Health

Canadian guidelines for acute migraine therapy

Two types of medication may be needed for migraine sufferers, depending on the severity of the headache.

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The Canadian Headache Society has developed extensive guidelines to assist practitioners and patients in the selection of medication for acute migraine headache. The choice of therapy should take into account the efficacy of past treatments, as well as the presence of concomitant disorders that may dictate avoidance of certain medications. Patients might have to try several medications (in succession) for different migraine attacks to determine which agent is most effective and best tolerated. Two different medications may be needed for patients with attacks of varying severity.

The guidelines give a strong recommendation for the use of 12 medications for treating acute migraine: almotriptan, eletriptan, frovatriptan, naratriptan, rizatriptan, sumatriptan, zolmitriptan, acetylsalicylic acid, ibuprofen, naproxen sodium, diclofenac potassium and acetaminophen. Dihydroergotamine, ergotamine, codeine-containing combination analgesics and tramadol-containing combination analgesics received a weak recommendation for use. Ergotamine, codeine-containing medications and tramadol-containing medications are not recommended for routine use. Avoidance of butorphanol and butalbital-containing products is strongly recommended. Metoclopramide and domperidone are strongly recommended when necessary to help relieve migraine-associated nausea.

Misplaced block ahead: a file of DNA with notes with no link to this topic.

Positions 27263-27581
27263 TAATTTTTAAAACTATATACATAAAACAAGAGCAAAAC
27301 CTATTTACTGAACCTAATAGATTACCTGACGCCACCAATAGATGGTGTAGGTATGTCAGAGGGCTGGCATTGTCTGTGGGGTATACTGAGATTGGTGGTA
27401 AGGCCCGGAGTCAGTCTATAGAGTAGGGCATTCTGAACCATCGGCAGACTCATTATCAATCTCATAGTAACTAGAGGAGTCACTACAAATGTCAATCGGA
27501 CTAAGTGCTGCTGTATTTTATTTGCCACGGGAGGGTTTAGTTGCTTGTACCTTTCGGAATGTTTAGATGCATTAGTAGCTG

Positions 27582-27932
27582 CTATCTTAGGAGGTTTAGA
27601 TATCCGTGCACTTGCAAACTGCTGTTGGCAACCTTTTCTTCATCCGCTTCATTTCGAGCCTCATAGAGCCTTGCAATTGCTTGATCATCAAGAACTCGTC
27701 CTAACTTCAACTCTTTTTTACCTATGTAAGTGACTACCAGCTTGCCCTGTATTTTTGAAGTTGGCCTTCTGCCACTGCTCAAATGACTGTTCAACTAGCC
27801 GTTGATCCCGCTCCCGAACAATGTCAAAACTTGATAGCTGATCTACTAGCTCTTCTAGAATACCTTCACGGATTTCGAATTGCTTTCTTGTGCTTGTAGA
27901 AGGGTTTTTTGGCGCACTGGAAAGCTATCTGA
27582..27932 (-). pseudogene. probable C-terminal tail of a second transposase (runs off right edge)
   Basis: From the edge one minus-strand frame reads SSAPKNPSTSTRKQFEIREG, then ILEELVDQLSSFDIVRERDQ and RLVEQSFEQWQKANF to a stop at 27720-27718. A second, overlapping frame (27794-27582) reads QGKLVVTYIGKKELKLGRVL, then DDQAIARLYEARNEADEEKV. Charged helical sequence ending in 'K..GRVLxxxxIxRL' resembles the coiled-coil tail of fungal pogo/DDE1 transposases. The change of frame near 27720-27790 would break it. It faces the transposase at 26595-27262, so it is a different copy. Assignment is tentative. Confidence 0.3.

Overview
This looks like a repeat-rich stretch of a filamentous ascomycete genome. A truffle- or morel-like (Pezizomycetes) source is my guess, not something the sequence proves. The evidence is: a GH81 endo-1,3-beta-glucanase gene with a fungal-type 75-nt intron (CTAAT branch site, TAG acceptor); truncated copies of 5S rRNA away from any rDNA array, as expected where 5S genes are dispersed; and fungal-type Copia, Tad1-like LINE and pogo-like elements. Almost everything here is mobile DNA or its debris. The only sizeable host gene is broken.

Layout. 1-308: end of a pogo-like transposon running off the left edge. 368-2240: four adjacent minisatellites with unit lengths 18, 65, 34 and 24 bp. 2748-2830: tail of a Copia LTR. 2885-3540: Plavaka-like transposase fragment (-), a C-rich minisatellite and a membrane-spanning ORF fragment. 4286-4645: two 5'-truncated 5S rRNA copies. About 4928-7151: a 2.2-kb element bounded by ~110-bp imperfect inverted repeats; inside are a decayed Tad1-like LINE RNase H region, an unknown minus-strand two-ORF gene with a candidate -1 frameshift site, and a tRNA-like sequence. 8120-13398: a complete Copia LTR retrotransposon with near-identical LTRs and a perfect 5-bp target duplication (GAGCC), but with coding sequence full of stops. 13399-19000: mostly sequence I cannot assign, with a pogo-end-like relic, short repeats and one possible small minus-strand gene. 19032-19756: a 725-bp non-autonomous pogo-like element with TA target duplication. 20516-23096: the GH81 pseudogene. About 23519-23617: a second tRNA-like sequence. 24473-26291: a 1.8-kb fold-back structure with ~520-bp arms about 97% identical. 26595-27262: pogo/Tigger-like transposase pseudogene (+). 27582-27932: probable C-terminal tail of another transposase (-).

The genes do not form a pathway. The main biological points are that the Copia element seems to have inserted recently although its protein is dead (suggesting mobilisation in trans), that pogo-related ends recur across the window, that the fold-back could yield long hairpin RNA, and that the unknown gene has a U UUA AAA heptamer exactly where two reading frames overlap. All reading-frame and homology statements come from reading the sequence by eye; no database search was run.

The guidelines present eight general acute migraine treatment strategies: two for mild-moderate attacks; two for moderate-severe attacks or nonsteroidal anti-inflammatory drug failure; three for refractory migraine; and one for situations when vasoconstrictors are contraindicated or patients are vasoconstrictor-unresponsive. Specific strategies are outlined for managing menstrual migraine, migraine during pregnancy and migraine during lactation. A guideline summary is also provided for primary care physicians.

This article was originally published in the Medical Post, the independent newspaper and online information source for Canada’s doctors.

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